BRITISH airline Virgin Atlantic is facing the prospect of collapse as the total loss of clientele and passengers as a result of the coronavirus shutdown has forced it to the point of bankruptcy according to its owner Richard Branson.
One of the world’s leading edge airlines that prides itself on innovation and good customer care, Virgin has cornered some of the most lucrative aviation routes in the world including London to New York and London to Lagos. At one stage, it even had a wholly owned Nigerian subsidiary called Virgin Nigeria but had to scrap it when government officials started demanding bribes.
With the global lockdown, aviation has been totally grounded and Virgin has been hard-hit, threatening its very existence as it groans under the weight of the current crisis. Earlier today, Mr Branson said the company is seeking a £500m ($624m) rescue package involving commercial loans and guarantees and could fold if it does not the bailout.
In an open letter to Virgin’s 70,000 employees, Mr Branson said that while the company would do everything to keep the airline going, it will need government support to achieve that. He pointed to the severe uncertainty surrounding travel adding that the airline did not know how long its aircraft would be grounded for.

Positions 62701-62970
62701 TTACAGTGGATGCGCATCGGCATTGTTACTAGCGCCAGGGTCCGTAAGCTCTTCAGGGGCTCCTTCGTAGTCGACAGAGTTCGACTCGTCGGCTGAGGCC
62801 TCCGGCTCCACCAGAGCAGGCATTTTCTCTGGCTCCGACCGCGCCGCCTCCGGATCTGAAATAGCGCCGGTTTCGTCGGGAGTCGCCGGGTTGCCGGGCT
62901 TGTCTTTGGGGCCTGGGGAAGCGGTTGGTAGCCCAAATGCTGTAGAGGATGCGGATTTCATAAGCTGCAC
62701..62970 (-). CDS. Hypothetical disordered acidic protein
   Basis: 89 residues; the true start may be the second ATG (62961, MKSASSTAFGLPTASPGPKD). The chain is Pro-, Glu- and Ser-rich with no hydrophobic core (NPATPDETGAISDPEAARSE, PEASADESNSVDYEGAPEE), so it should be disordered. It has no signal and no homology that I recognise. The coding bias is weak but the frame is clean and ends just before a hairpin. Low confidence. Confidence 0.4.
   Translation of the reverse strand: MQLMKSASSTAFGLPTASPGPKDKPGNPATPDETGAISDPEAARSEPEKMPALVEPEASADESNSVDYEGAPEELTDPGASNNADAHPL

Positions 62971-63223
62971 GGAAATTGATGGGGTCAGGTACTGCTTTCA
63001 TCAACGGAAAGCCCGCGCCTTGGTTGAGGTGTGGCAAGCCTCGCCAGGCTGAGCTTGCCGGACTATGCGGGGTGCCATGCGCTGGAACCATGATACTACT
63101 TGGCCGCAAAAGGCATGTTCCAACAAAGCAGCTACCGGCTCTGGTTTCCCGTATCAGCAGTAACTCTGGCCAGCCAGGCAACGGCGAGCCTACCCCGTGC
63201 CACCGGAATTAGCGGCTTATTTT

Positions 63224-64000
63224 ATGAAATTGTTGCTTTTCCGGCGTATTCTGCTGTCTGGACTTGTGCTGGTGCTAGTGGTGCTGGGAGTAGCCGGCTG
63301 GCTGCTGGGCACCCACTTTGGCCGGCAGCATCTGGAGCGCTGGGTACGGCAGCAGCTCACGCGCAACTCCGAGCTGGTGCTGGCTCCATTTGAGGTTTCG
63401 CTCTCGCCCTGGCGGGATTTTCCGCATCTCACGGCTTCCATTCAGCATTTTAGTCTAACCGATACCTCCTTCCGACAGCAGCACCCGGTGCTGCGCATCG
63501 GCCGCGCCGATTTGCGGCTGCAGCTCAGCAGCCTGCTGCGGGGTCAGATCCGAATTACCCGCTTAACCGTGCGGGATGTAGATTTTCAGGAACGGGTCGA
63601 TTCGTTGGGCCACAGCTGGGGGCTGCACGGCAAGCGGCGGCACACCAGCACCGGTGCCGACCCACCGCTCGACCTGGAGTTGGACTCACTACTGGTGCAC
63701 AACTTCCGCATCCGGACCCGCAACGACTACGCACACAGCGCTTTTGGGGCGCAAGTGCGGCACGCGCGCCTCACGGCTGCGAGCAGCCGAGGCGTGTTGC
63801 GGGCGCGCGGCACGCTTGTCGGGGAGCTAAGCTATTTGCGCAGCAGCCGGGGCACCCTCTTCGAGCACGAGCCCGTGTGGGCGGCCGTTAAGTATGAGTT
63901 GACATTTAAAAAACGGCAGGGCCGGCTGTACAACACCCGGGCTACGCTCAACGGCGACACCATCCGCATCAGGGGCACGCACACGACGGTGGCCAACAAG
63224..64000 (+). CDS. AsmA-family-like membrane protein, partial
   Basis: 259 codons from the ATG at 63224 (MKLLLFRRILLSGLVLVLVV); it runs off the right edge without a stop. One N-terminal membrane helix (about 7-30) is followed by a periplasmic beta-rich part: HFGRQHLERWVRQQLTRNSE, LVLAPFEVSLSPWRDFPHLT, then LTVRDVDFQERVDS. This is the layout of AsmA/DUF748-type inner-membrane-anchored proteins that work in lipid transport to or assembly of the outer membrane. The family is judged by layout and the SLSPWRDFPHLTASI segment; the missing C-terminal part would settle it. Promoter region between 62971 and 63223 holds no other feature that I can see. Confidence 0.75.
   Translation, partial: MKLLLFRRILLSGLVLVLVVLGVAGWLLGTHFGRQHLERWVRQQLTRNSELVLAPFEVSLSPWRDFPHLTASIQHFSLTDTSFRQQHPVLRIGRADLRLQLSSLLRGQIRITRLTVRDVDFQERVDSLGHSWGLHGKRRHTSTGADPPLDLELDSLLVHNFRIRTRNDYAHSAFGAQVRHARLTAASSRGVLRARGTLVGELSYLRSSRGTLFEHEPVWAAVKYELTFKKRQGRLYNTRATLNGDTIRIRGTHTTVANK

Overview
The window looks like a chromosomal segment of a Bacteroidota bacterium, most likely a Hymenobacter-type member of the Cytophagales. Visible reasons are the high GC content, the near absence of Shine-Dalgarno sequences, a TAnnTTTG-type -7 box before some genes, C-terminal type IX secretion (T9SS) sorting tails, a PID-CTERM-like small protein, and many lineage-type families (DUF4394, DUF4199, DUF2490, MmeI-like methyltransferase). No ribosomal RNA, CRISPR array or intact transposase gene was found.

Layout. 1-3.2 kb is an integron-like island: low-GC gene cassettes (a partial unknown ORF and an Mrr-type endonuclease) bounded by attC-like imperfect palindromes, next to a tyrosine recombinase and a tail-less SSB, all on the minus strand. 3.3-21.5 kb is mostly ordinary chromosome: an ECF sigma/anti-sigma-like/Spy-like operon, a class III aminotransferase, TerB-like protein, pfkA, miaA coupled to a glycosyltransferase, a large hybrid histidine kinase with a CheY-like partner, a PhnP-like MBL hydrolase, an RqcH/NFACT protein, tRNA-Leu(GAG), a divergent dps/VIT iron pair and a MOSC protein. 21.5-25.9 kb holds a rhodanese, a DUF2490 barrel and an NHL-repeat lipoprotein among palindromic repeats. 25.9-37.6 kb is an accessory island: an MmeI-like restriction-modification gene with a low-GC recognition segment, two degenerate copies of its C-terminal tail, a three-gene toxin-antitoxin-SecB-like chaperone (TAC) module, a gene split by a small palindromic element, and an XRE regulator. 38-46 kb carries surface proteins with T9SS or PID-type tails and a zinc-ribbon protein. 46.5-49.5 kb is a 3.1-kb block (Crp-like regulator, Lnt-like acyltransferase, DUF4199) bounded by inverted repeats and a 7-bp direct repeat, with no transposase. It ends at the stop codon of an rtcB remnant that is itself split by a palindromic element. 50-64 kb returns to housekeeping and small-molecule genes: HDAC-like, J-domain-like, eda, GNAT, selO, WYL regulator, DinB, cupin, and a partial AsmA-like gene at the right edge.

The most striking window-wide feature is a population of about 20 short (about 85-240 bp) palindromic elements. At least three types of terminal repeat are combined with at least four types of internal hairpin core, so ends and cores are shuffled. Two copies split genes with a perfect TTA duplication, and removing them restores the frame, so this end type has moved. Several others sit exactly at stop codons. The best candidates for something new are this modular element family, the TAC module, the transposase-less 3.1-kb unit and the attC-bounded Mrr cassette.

This comes as the UK government has warned aviation firms to first seek funding from other sources before approaching the treasury. Mr Branson has suggested that his Caribbean island could be offered as collateral for any government loan, noting that his team will raise as much money against the island as possible to save as many jobs as possible around the group.
Last month, chancellor UK Rishi Sunak warned that airlines would only receive bespoke support from the government if they could not secure the required assistance from lenders and shareholders. No frills airline Easyjet has already received a £600m bailout and Virgin are hoping for the same treatment.
Mr Branson said: “This would be in the form of a commercial loan. It wouldn’t be free money and the airline would pay it back.”
Last week, Virgin Atlantic was told to resubmit its bailout proposal to the government to demonstrate the extent to which it had sought funding from other sources. Airlines are confronting an extraordinary crisis in coronavirus, and analysts have warned that many will collapse due to a complete fall-off in demand from travellers.
Mr Branson added: “The reality of this unprecedented crisis is that many airlines around the world need government support and many have already received it. Without it there won’t be any competition left and hundreds of thousands more jobs will be lost, along with critical connectivity and huge economic value.”
Virgin Atlantic, which is 51% owned by Branson’s Virgin Group, last month initiated a recruitment freeze across the company and said that its chief executive and senior leaders would take significant short-term pay cuts. Mr Branson also warned that Virgin Australia was fighting to survive and said it would need support to get through the crisis.